Northern royal albatross
|Northern royal albatross|
|Northern royal albatross|
The northern royal albatross or toroa, Diomedea sanfordi, is a large seabird from the albatross family. It was split from the closely related southern royal albatross as recently as 1998, though not all scientists support that conclusion and consider both of them to be subspecies of the royal albatross.
Diomedea sanfordi breaks into Diomedea referring to Diomedes, whose companions turned to birds, and sanfordi" in honor of Leonard Cutler Sanford (1868-1950), ornithologist, and trustee of the American Museum of Natural History.
Albatrosses belong to family Diomedeidae of the order Procellariiformes, along with shearwaters, fulmars, storm petrels, and diving petrels. They share certain identifying features. First, they have nasal passages that attach to the upper bill called naricorns, although the nostrils on the albatross are on the sides of the bill. The bills of Procellariiformes are also unique in that they are split into between seven and nine horny plates. Finally, they produce a stomach oil made up of wax esters and triglycerides that is stored in the proventriculus. This is used against predators as well as an energy rich food source for chicks and for the adults during their long flights.
The northern royal albatross is typically about 115 cm (45 in), weighs 6.2 to 8.2 kg (14–18 lb) and has a wingspan from 270 to 305 cm (106–120 in). The juvenile has a white head, neck, upper mantle, rump, and underparts. There is dark speckling on the crown and rump. Its lower mantle and back are white with more black speckling than the crown, and it has dark black-brown upper wings with white flecks on its covert. Its tail is white with a black-brown tip, as are its underwings. There is a black band behind the leading edge of its wings between the carpal joint and the tip. As they age, its head, back, rump, tail, and scapular region whiten. All ages have a pink bill with a black cutting edge on the upper mandible, along with pale pink legs. The northern royal albatross can be distinguished from the southern at sea by its upper wings, the plumage of which are all dark compared to the large areas of white on the southern. The two species also differ in behavior.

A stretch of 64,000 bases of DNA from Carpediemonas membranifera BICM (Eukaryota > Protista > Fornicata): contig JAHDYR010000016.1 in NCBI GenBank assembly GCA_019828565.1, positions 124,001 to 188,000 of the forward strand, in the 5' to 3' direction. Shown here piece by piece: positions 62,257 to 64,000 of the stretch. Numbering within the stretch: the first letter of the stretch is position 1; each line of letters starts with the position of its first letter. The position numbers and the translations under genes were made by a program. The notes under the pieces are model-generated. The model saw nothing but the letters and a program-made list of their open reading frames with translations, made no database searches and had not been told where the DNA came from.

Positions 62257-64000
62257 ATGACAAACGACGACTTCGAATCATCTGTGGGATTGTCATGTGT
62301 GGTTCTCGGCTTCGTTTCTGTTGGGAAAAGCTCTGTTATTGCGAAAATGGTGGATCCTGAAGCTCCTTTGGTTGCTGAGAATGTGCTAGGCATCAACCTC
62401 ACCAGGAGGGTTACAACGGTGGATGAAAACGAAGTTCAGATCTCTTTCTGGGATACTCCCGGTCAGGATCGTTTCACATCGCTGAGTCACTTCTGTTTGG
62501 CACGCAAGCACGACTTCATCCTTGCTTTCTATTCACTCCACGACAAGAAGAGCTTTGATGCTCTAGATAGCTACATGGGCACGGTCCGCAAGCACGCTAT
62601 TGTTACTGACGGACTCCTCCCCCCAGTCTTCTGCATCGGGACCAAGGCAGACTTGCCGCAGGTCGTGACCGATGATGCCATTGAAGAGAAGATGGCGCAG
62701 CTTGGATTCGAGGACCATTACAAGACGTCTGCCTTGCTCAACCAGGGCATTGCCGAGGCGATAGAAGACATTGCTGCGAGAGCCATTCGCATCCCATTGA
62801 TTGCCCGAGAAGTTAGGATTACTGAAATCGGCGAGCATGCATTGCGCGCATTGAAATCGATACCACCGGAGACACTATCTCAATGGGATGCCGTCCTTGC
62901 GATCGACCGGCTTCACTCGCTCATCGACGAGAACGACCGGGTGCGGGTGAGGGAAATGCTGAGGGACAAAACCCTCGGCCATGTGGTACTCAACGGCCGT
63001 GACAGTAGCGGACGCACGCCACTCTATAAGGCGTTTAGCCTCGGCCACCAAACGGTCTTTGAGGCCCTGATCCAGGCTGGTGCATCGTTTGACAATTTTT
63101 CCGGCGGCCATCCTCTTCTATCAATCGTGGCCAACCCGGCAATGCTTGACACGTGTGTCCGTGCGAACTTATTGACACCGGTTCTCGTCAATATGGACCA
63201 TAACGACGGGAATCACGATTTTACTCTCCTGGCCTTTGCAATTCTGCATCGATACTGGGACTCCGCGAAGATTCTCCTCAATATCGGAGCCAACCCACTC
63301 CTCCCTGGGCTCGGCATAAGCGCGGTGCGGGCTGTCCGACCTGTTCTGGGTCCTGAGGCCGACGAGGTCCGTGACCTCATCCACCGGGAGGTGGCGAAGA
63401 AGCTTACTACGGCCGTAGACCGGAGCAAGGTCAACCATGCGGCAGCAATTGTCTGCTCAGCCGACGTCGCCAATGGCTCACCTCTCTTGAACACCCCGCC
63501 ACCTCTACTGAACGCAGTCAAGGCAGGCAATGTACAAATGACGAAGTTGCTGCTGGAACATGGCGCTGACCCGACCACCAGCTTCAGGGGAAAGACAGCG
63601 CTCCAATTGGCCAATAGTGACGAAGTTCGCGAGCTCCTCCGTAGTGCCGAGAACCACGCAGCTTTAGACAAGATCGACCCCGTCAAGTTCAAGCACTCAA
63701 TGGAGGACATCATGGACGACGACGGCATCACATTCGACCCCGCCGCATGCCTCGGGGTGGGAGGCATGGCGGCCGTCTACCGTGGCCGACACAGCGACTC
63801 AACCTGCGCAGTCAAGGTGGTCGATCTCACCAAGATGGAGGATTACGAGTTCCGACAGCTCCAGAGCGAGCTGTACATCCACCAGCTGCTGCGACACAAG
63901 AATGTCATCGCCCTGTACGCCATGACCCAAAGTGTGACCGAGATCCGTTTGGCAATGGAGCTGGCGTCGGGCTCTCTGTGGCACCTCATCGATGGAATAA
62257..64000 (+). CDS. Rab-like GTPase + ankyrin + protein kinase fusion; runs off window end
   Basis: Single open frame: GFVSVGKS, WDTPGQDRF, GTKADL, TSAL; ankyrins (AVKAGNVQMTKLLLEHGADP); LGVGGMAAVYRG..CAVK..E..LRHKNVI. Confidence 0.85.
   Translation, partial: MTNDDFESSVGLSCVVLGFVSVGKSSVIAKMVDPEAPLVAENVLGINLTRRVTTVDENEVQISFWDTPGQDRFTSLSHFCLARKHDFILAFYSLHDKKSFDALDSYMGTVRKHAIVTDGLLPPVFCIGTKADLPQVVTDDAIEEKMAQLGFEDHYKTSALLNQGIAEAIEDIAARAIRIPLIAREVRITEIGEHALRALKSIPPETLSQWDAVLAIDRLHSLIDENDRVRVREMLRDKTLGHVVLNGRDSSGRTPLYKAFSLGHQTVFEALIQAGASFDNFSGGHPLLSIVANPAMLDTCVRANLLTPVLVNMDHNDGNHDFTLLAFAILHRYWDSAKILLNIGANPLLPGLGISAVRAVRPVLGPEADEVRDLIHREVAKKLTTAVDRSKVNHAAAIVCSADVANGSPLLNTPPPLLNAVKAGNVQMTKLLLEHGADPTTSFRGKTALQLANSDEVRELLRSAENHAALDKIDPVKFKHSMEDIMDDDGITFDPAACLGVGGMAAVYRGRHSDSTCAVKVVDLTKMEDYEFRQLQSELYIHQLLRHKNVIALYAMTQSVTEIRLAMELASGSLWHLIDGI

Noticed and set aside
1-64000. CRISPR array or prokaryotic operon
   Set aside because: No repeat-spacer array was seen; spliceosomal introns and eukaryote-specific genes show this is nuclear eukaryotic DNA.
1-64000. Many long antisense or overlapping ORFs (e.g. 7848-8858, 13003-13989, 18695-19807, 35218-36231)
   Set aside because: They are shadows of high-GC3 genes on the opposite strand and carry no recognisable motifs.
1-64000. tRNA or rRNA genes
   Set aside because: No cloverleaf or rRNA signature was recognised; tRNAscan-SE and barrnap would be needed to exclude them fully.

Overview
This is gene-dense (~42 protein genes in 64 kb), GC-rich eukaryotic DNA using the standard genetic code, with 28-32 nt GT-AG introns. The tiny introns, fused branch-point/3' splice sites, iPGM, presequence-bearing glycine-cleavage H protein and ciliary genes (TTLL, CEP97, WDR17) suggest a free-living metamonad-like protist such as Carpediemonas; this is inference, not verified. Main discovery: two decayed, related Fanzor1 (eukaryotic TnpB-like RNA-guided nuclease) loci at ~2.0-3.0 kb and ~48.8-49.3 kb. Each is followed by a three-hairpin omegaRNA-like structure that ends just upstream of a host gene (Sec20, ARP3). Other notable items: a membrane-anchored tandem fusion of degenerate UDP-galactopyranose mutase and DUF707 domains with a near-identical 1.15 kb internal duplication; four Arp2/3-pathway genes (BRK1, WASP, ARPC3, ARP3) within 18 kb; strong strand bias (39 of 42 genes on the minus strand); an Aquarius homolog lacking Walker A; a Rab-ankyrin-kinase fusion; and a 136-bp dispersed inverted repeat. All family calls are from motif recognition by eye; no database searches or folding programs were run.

They will perform a very extensive mutual or group display, sometimes in the air or on the water. Once they form a bond, the displays lose extravagance. Breeding starts at eight years. They nest biennially, and will build their nests on flat summits of the islands that they frequent. They prefer to be in grass or herbs, and their nest is a low mound of vegetation, mud, and feathers. A single egg is laid, in October or November, which takes both parents around 80 days to incubate. The chick is brooded for a month, and is ready to fledge after around 240 days. Their colonies are denser than those of any other great albatross.
|Chatham Islands||6,500-7,000 pair||2012||Stable|
|Taiaroa Head, South Island||60 pair||2012||Increasing|
Northern royal albatrosses nest on the Chatham Islands (Forty-fours Island, Big Sister Island, and Little Sister Island), Enderby Island in the Auckland Islands, and at Taiaroa Head on the Otago Peninsula of New Zealand. The Taiaroa Head colony is the only albatross colony found on a human-inhabited mainland in the Southern hemisphere. When they are not breeding, northern royal albatrosses undertake circumpolar flights in the southern oceans, and in particular like the Humboldt Current and the Patagonian Shelf.